Scottie Greene looks and feels like a million bucks. He’s happy to be back home in Bishop’s Falls, where he’s coaching kids and working towards finishing off high school. If you listen to his old coach, he could step into a senior hockey lineup tomorrow if he was ever cleared to play.
But you know what? Scottie is sometimes a little off, which is okay. Considering what he’s been through, that’s the least of anybody’s worries.
It’s been just over a year — 14 months and four days, to be exact — since Greene, then 18, nearly died in a car accident outside St. Stephen, N.B., where he was playing for the junior A Aces.
A car carrying Greene and two other teammates left the road, hit a light pole and rolled. Police said no alcohol or drugs factored into the crash.
The other two boys came away from the wreck a bit banged up, but otherwise okay. As for Greene, the Mounties said he had potential life-threatening injuries.
He was taken to a Saint John hospital where he underwent surgery to relieve swelling of the brain. He was induced into a coma, and remained in one for three weeks. His stay in hospital up there was six weeks, until he was transferred home and to the Miller Centre in St. John’s.
Of course, he remembers nothing. But he does recall his teammates crowding the hospital room, seeing his parents for the first time, and his grandparents, who hopped on a plane for the first time and traveled to New Brunswick.
Some six weeks later, Greene was dropping the puck at an Aces game. Shortly after that, he was back in Newfoundland and in no time home in Bishop’s Falls.
His still has checkups with a doctor in Grand Falls-Windsor, and followup appointments at the Miller Centre.
His recovery is nothing short of remarkable.
“It’s crazy, to be honest,” said his former major midget coach, Rob Canning. “I mean, he’s extremely lucky to be alive.”
“Physically I’d say he’s 100 per cent,” said his father, Duane, “but mentally, maybe it’s a little slower.”
There is a cognitive delay, but it’s only been 14 months since the accident. His father says doctors have told him it will be 18-24 months before they are able to definitively say if there will be improvement.
“So you really can’t judge right now. We don’t know if there might be just some difficulty, or if there will be any difficulty at all.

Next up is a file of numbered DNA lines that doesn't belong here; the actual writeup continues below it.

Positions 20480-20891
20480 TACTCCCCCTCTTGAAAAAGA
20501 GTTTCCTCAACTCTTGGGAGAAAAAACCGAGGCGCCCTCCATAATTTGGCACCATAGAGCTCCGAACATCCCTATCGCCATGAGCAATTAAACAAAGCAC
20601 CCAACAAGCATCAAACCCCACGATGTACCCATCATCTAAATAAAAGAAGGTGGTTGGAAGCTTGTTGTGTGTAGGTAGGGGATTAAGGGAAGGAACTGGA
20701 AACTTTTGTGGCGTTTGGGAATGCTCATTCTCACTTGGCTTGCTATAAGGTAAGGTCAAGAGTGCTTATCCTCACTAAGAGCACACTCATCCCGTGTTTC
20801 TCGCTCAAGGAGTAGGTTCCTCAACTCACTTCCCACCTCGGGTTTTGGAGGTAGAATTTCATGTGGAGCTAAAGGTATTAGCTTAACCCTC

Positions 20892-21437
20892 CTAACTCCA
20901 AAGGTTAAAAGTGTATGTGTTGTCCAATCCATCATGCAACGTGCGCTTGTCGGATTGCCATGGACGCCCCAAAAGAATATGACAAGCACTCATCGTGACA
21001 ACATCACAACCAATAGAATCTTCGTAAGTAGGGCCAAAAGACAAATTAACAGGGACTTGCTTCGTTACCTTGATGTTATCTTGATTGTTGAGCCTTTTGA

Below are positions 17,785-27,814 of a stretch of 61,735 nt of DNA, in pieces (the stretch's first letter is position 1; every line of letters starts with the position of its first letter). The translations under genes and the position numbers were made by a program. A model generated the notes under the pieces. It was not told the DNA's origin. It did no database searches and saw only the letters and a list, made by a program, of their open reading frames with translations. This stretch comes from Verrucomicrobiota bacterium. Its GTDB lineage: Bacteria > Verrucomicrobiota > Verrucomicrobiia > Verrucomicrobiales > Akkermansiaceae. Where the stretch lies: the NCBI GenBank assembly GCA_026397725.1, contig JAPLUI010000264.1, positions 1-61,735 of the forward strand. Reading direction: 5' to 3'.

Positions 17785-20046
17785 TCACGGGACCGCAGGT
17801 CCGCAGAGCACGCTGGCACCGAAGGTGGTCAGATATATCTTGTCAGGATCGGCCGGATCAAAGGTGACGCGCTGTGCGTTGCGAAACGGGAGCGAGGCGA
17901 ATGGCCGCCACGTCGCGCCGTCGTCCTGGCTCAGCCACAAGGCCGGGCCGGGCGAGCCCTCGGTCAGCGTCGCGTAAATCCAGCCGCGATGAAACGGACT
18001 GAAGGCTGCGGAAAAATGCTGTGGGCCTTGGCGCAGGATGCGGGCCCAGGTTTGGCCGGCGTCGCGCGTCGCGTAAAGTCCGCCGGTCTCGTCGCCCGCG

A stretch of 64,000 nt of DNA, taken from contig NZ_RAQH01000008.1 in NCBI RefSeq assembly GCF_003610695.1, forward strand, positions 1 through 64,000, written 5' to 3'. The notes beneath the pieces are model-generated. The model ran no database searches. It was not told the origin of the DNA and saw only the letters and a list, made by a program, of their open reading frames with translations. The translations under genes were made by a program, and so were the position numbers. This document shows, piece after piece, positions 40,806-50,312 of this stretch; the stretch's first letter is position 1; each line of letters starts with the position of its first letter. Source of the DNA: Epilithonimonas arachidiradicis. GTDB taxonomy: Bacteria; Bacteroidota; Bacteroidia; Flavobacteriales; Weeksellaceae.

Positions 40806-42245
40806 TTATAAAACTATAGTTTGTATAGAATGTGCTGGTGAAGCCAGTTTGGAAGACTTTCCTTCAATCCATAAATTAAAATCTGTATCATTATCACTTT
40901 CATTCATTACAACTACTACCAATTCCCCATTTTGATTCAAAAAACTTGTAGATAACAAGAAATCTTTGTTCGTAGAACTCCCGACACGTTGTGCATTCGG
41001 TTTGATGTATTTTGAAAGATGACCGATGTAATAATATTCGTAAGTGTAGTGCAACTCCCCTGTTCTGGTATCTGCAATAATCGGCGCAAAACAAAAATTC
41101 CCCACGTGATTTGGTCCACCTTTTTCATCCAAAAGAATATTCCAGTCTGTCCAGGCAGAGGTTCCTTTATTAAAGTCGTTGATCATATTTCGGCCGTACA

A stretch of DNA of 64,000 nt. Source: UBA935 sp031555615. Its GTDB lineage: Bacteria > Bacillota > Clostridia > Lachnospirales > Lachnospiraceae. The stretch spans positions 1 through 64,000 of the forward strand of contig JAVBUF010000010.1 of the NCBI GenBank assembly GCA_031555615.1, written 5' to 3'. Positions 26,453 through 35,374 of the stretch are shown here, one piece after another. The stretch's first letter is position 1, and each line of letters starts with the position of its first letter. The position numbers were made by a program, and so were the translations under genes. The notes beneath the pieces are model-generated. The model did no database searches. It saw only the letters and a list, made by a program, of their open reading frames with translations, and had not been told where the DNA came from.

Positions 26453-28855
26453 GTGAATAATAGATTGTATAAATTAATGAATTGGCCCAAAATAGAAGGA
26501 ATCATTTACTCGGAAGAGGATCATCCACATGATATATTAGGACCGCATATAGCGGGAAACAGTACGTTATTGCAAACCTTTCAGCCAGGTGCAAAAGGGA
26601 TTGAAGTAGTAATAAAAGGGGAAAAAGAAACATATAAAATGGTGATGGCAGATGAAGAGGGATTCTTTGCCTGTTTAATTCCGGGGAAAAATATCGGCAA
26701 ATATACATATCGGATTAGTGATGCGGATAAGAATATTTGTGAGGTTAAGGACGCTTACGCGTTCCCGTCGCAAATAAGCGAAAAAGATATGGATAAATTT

“We just hope for the best.”
It should be no surprise Scottie Greene has rebounded like he did. He’s a fighter, a hockey player who’s beaten the odds before.
Consider this: he was one of the provincial major midget league’s top defencemen in 2014 and ’15, finishing as a finalist for the best D-man award one year.
Both years he was ranked for the Quebec Major Junior Hockey League draft, and both times was passed over.
On the recommendation of Darren Halloran of QMJHL Central Scouting, the Sherbrooke Phoenix took a flyer on the youngster from central Newfoundland and invited him to training camp.
And didn’t Greene make Sherbrooke’s 2015-16 opening-day roster, appearing in 15 games for the Phoenix before a trade to the Cape Breton Screaming Eagles.
He sat and watched most of that year, and the next season was sent to St. Stephen of the Maritime junior A circuit. He got into only two games before that fateful night when he climbed into the car with two buddies.
Doctors won’t even think about letting him play competitive hockey, though the Grand Falls-Windsor Cataracts would like them to do so. The Cats took Greene in the Central-West Senior Hockey League’s draft.
That may be a way’s off, if it ever happens, so for now Greene is up to his eyeballs coaching, helping Canning out with the Central AAA bantam team’s defence, assisting his father with the Bishop’s Falls peewees, and coaching a bunch of tykes in the Bishop’s Falls novice initiation division for five to seven-year-olds.
“I have so much fun with the little ones,” he said. “For a lot of them, it’s their first time on the ice. It melts my heart.”
Of course, coaching will never replace playing, although it’s a close second. Canning is delighted Greene’s on board with the AAA IcePak, noting the knowledge he brings to the dressing room is immeasurable.
As for Duane Greene, he has a prosthetic, and is unable to get on the ice. No matter, Duane runs practice from the bench, while Scottie’s oversees the drills.
“Between the two of us,” he joked, “we make it work.”
“I miss the game, but I really like helping the kids,” Scottie said. “It’s rewarding to help someone’s game through coaching.
“Some of the AAA kids are exceptional players and they’re asking me questions about what should they do in the future. I’m not calling myself the greatest hockey player in the world, but I try to help them with some information.”
Whether the kids ever apply that knowledge is a coin toss. But this much is certain: they will never find a bigger inspiration than the assistant coach at the end of the bench.
Robin Short is The Telegram’s Sports Editor. He can be reached by email firstname.lastname@example.org Follow him on Twitter @TelyRobinShort